Briefing 04: The British Council’s financial difficulties

  1. The Chief Executive Officer of the British Council has announced it will reduce or withdraw operations in twenty countries due to financial issues, brought on by Covid-19.  The British Council is a British government funded non-departmental public body, which builds connections, understanding and trust between people in the United Kingdom (UK) and other countries through arts and culture, education and the promotion of the English language.
  1. Due to loss of revenue from its language education courses, and reduction in funding from Her Majesty’s (HM) Government, the British Council has accepted that job losses and reduction in services are unavoidable. Kate Ewart-Briggs, Interim Chief Executive Officer, made clear in a statement on the 24th June that redundancies would be coming over the next 12-24 months.
  1. This statement is the culmination of tension surrounding the British Council’s ongoing financial difficulties. Earlier in the month on 8th June John Baron MP was granted an Urgent Question on the the closures of British Council offices in up to twenty overseas offices. Mr Baron suggested that the failure of the Government to provide the £10 million shortfall was ‘not in keeping with the concept of Global Britain’.
  1. HM Government had already increased the grant to the British Council by 26% in 2020, and made clear that it was unwilling to provide a further increase. Nigel Adams MP, the Minister for Asia, specified that the British Council needed to adapt and to streamline its governance structures.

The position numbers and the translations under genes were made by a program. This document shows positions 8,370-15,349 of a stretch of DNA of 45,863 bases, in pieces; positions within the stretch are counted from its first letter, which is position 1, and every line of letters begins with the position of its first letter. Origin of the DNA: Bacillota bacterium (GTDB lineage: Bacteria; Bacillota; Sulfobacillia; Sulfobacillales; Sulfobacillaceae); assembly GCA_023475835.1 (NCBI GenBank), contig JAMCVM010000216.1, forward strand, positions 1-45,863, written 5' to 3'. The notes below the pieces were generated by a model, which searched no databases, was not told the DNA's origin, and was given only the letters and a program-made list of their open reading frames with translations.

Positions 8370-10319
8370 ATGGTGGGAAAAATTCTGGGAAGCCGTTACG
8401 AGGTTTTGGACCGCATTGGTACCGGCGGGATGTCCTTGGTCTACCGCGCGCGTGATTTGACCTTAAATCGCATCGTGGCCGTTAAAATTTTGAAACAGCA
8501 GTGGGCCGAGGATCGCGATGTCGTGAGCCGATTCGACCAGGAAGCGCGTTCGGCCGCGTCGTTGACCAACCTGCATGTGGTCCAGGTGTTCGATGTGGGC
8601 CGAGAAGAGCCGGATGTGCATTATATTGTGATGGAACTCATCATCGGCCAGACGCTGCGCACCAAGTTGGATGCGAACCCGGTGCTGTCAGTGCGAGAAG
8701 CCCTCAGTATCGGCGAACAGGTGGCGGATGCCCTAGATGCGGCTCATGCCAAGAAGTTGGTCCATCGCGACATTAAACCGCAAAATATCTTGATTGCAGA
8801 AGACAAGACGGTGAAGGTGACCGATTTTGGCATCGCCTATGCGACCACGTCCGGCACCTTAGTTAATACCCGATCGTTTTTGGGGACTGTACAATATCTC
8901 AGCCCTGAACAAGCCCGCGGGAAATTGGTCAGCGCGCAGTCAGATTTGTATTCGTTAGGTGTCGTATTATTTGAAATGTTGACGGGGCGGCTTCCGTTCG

1. Sir Edward Leigh raised the fact that while Britain is reducing its focus and spending on cultural power, other nations are increasing it. He drew attention to the fact that France and Germany have been increasing their cultural power efforts through their French Institutes and Goethe Institutes respectively. He could have also mentioned the People’s Republic of China and Russia with their Confucius Institutes and Russkiy Mir Foundations, whose reach has grown substantially over the past decade.
  1. In a 2018 report the British Council concluded in a report on ‘Soft power superpowers’ that the UK was the leading global soft power. Although this is an incorrect use of the term ‘soft power’, it is true that Britain is one of the great cultural and normative powers in the world. The report also shows that the UK has decreased funding at a time when other powers are maintaining or evening increasing spending on their cultural diplomacy.
  1.  When combined with HM Government’s recent decision to reduce Overseas Development Aid, the British Council’s financial difficulties could impinge on its ability to project UK culture, principles and values around the world.
  1. If the world is heading into the competitive age outlined by the Integrated Review, the UK should not allow countries such as Russia and the PRC – even France and Germany – to overtake it in cultural diplomacy. Although the British Council may need some restructuring and redirecting of priorities – as well as a more assertive approach in its promotion of the UK – it is nevertheless a vital tool if the Integrated Review is to be put into effect. To abandon the British Council’s ongoing cultural efforts would undermine British normative power and weaken the Foreign Office’s broader diplomatic efforts worldwide.

John Dobson is Policy Relations and Events Coordinator at the Council on Geostrategy

Disclaimer

This publication should not be considered in any way to constitute advice. It is for knowledge and educational purposes only. The views expressed in this publication are those of the author and do not necessarily reflect the views of the Council on Geostrategy or the views of its Advisory Council.